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2014 NFL Draft: Offensive Line

By: Robert Davis

OT RANKINGS
  1. Jake Matthews, Texas AM
  2. Greg Robinson, Auburn
  3. Taylor Lewan, Michigan
  4. Zack Martin, Notre Dame
  5. Cyrus Kouandjio, Alabama
  6. Morgan Moses, Virginia
  7. Antonio Richardson, Tennessee
  8. JaĠWaun James, Tennessee
  9. Jack Mewhort, Ohio St.
  10. Billy Turner, North Dakota St.
The offensive tackle position is as important as any position on the field, outside of possibly the quarterback. Last year saw tackles go first and second overall. While this year may not see that again, there are a number of potential top ten picks at the position.

Texas AM's Jake Matthews has shifted from right tackle to left tackle, replacing last year's #2 overall pick Luke Joeckel. While not an athletic marvel or physically imposing figure, very few can match his total package. He has solid physical tools across the board, but is so well prepared and polished, that he is always in the right position as well. He sets up very quickly off the snap, can move well laterally, and has quick hands to control pass rushers off the edge. He isn't going to move many people off the ball, but he does have good initial power, strong hands, and will battle to the whistle. He can get out on the move and pick up a moving target as well. Matthews comes from a family of football players, and it shows in his on field intelligence and preparation. He has good physical tools, is tough, intelligent, and plays with a mean streak. Matthews has a chance to land in the top five come draft day, but is almost certainly a top ten pick.

Auburn's Greg Robinson didn't generate much hype as a 2014 draft prospect at the beginning of the year because he is just a redshirt sophomore. It isn't often that an offensive lineman is ready to head to the NFL after just two seasons, but Robinson is an exception. He has been dominant at left tackle as both a run and pass blocker. Robinson has impressive natural strength, showing the ability to overpower defenders at the point of attack. He can drive them off the line and into the ground. He has a great anchor in his lower body, and shows excellent balance when adjusting to speed and power. Robinson's athleticism and light feet allow him to keep his quarterback upright, but also get out and block in space. Robinson had a fantastic combine and may have pushed himself to the top of most tackle rankings. He is a more impressive physical specimen than Matthews, but there are some technical improvements he could make. He could land as high as #2, but looks like a top ten pick, at worst.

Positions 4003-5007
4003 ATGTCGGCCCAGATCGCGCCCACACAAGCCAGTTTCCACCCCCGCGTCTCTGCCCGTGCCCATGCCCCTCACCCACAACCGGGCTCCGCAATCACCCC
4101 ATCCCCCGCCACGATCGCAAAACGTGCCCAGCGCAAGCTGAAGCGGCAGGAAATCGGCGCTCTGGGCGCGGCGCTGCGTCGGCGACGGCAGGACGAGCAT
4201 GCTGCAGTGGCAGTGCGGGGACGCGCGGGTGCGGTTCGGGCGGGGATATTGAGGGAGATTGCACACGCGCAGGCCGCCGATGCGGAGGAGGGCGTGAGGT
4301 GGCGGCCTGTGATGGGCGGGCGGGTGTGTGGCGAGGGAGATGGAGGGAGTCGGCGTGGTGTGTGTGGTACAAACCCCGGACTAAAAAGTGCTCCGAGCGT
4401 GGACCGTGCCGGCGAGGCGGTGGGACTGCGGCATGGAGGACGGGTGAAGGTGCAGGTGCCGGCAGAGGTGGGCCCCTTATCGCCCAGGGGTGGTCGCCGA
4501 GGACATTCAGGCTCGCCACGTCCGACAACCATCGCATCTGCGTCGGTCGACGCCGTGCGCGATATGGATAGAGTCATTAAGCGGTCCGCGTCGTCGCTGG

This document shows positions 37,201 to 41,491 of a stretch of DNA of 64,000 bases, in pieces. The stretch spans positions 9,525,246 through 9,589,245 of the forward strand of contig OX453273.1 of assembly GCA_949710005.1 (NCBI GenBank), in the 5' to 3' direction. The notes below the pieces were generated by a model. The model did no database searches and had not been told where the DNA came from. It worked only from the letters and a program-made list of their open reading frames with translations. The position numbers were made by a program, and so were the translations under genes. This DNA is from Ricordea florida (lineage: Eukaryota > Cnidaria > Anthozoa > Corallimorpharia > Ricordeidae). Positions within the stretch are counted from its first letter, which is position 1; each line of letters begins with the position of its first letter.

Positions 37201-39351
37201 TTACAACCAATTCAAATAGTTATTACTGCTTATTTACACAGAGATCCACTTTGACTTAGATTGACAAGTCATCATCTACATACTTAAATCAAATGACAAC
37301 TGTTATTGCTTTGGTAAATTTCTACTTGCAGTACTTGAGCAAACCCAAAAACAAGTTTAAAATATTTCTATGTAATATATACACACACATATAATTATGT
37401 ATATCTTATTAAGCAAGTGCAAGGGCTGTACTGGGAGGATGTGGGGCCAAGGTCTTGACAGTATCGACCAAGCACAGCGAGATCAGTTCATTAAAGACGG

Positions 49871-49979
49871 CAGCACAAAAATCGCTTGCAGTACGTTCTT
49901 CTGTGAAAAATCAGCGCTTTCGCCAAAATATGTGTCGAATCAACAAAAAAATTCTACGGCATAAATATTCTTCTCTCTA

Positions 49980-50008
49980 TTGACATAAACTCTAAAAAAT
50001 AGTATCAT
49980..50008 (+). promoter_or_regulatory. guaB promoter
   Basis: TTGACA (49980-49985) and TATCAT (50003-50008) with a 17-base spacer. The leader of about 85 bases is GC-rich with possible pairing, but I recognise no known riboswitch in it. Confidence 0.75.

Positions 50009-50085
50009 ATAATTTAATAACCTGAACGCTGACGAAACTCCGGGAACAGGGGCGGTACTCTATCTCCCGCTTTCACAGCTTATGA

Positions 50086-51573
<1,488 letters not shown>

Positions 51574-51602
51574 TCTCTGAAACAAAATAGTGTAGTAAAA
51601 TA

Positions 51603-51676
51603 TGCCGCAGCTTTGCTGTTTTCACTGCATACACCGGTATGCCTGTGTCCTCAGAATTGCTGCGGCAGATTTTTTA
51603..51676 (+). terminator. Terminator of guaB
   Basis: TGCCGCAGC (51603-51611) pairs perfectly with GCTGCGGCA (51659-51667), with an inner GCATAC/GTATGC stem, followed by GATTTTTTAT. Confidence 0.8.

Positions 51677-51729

Taylor Lewan comes from an offensive linemen factory: Michigan. He was the start of the show at the combine, showing off freakish natural ability. He ran a 4.87 40 with the prototype LT frame at 6'7 309. Lewan is a solid athlete that has the feet to stick at left tackle in the NFL, but his toughness and strength would fit on either side of the line. He does struggle with speed rushers on the edge, because he does stand a bit tall and can lose balance. Lewan's ability to play both tackle spots will make him attractive to a lot of teams, but he'll provide better value on the left side. The talent says top ten, but there are some off the field concerns that could impact his draft stock, as a December arrest will need to be checked out.

Notre Dame's Zack Martin is the fourth tackle that looks like a sure bet to come off the board in the first round. He has started on the left side since his freshmen season, and that experience shows on the field. He is a polished, intelligent, and steady protector on the blind side. He shows excellent balance, shuffles his feet well laterally, and has very good mobility. There are no issues in pass protection, and all the talent is there to get out and block on the run. While Martin will not overpower defenders with sheer strength, he shows an impressive initial jolt with his hand punch to control defenders and get movement. Martin legitimately could play all five positions on the offensive line, but left tackle carries the most value. There is some concern over his lack of ideal height and wingspan, but he has more than enough ability to make up for it.

Cyrus Kouandjio is Alabama's latest first rounder on the offensive line. He may be the most physically gifted linemen Alabama has produced in recent years. He has good size but combines it with good athleticism and strength. He has the tools to do whatever he wants on the field. Kouandjio has shown the quickness, agility, and ability to block in space, but can also physically overpower defenders at the point of attack. He does need a little work on technique, as he can get a little off balance at times, and relies on his natural tools. Pure speed can give him fits off the edge as well. But as a true junior, the sky is the limit. The physical tools and toughness are there. He may be a guy that starts on the right side as he continues to develop, but there is legitimate potential on the left side as well. There are some concerns about a knee injury that popped up at the combine that could effect his stock on draft day. While he is raw, there is the talent there to play four of the five offensive line positions and that will not be ignored.